FORMER Zimbabwe Republic Police (ZRP) Commissioner General Augustine Chihuri and Home Affairs secretary Melusi Matshiya might face contempt of Parliament charges if it is proven that they presented false evidence to the Mines Portfolio Committee.
BY VENERANDA LANGA
A report tabled in the National Assembly last Thursday by the Temba Mliswa-led Parliamentary Portfolio Committee on Mines and Energy on the $15 billion missing diamond said the two might have misled the committee over the ZRP mining concession in Gye Nyame.
Mliswa told NewsDay that even if the Eighth Parliament were dissolved, it was possible for the Ninth Parliament to follow up on the recommendations.
The report said in his written oral evidence to the committee, Chihuri had said that the ZRP mining operations at Gye Nyame were well known by the Home Affairs ministry. But Matshiya claimed ignorance of the Gye Nyame operations.
“The written submissions by Chihuri pointed to the fact that the Home Affairs secretary was briefed about the concessions, and there is, therefore, a possibility of misleading Parliament by either of the parties,” the report said.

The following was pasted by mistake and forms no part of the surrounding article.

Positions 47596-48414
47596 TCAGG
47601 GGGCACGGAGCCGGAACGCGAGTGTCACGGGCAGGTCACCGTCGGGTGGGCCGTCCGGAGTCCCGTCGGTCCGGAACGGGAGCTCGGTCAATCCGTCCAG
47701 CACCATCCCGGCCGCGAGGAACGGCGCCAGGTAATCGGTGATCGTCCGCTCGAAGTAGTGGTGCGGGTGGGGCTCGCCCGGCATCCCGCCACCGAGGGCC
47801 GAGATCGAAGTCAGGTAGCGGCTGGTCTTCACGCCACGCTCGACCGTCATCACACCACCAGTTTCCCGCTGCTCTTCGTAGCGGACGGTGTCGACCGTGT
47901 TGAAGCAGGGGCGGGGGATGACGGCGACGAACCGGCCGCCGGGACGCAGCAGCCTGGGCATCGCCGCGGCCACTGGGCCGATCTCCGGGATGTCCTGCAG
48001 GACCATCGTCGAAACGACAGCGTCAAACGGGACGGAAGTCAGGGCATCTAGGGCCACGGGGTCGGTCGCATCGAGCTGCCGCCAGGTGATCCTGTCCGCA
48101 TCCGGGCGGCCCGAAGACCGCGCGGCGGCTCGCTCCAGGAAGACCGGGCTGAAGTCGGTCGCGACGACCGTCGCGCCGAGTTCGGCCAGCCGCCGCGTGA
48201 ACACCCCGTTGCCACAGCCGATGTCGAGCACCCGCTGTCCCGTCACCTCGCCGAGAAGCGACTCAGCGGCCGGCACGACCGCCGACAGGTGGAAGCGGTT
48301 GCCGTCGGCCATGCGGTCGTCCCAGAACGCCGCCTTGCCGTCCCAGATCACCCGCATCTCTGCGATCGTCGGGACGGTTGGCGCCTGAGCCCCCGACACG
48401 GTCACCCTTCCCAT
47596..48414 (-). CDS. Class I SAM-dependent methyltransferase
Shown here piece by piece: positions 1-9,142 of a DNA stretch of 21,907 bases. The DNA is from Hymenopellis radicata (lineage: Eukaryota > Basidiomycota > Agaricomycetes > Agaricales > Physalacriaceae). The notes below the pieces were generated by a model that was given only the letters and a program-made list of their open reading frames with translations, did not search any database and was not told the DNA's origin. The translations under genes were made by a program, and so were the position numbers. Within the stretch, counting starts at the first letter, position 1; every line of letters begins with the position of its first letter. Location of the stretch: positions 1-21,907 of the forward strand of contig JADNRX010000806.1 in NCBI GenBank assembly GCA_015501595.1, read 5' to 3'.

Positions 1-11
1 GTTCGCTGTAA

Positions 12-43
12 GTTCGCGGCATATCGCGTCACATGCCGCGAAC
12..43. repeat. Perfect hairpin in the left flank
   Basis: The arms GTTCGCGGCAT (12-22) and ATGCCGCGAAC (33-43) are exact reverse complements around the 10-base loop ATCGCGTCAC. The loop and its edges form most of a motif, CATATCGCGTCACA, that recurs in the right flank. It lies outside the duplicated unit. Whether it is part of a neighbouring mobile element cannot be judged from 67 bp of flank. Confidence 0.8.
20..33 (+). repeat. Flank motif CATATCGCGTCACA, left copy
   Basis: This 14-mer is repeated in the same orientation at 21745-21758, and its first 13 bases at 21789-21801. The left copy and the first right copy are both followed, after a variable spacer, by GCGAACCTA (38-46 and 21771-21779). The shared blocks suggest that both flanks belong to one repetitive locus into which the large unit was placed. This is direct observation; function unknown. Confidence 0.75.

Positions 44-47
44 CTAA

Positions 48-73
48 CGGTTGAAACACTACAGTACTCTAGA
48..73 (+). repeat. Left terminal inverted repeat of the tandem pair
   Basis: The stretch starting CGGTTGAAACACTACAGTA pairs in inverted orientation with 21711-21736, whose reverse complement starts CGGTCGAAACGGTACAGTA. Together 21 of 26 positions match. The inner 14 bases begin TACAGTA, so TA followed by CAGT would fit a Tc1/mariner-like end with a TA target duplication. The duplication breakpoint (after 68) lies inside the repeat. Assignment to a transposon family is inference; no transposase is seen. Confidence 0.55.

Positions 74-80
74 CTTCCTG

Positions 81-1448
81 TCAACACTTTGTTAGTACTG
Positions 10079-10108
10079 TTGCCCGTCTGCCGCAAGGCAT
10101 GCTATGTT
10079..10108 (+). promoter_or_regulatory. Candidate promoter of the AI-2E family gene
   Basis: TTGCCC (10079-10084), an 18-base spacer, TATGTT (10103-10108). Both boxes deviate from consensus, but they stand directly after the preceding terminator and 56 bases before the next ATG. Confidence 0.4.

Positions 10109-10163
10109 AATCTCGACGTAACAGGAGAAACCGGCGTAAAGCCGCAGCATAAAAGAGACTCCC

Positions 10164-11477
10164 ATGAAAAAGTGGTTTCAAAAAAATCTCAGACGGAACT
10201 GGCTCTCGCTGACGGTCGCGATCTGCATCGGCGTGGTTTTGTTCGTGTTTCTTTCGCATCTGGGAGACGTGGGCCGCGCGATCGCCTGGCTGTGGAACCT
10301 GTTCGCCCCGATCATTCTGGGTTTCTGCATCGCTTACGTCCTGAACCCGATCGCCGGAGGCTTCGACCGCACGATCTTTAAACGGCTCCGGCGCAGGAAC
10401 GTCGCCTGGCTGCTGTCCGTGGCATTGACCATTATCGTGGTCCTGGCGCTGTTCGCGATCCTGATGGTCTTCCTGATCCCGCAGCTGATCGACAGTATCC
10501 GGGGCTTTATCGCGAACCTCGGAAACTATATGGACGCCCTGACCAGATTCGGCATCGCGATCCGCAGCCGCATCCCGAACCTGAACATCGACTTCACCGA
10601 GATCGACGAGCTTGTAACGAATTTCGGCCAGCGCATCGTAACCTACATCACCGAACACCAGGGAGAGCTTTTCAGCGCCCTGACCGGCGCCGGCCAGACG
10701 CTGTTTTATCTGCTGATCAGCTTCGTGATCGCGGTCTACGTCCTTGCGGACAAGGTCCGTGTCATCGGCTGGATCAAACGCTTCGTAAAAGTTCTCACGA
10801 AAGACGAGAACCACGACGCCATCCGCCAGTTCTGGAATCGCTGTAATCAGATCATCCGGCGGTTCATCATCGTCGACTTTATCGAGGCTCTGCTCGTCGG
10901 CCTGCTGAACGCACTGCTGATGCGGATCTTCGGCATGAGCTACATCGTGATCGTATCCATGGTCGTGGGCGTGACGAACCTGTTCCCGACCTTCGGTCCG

“As such, charges of contempt of Parliament may be preferred against either of the parties should it become clear that there was a deliberate intention to mislead the committee. This is not the end of the inquiry and accountability of the parties shall be demanded in due course.”
The committee said that the administration of Gye Nyame as a concession left a lot to be desired, as it was not consistent with basic principles of public administration and corporate governance.
“High ranking officials in the police service, that included the Deputy Commissioners Innocent Matibiri and Josephine Shambare, were not confident and articulate in their submissions about the existence and operations of Gye Nyame,” the Mines Committee said.
The report also said the police failed to operate in a professional manner, as well as to protect and secure the lives and property of Zimbabweans in Chiadzwa. They said their presence was fraught with anomalies such as failure to supply documents showing the terms and conditions of the operation.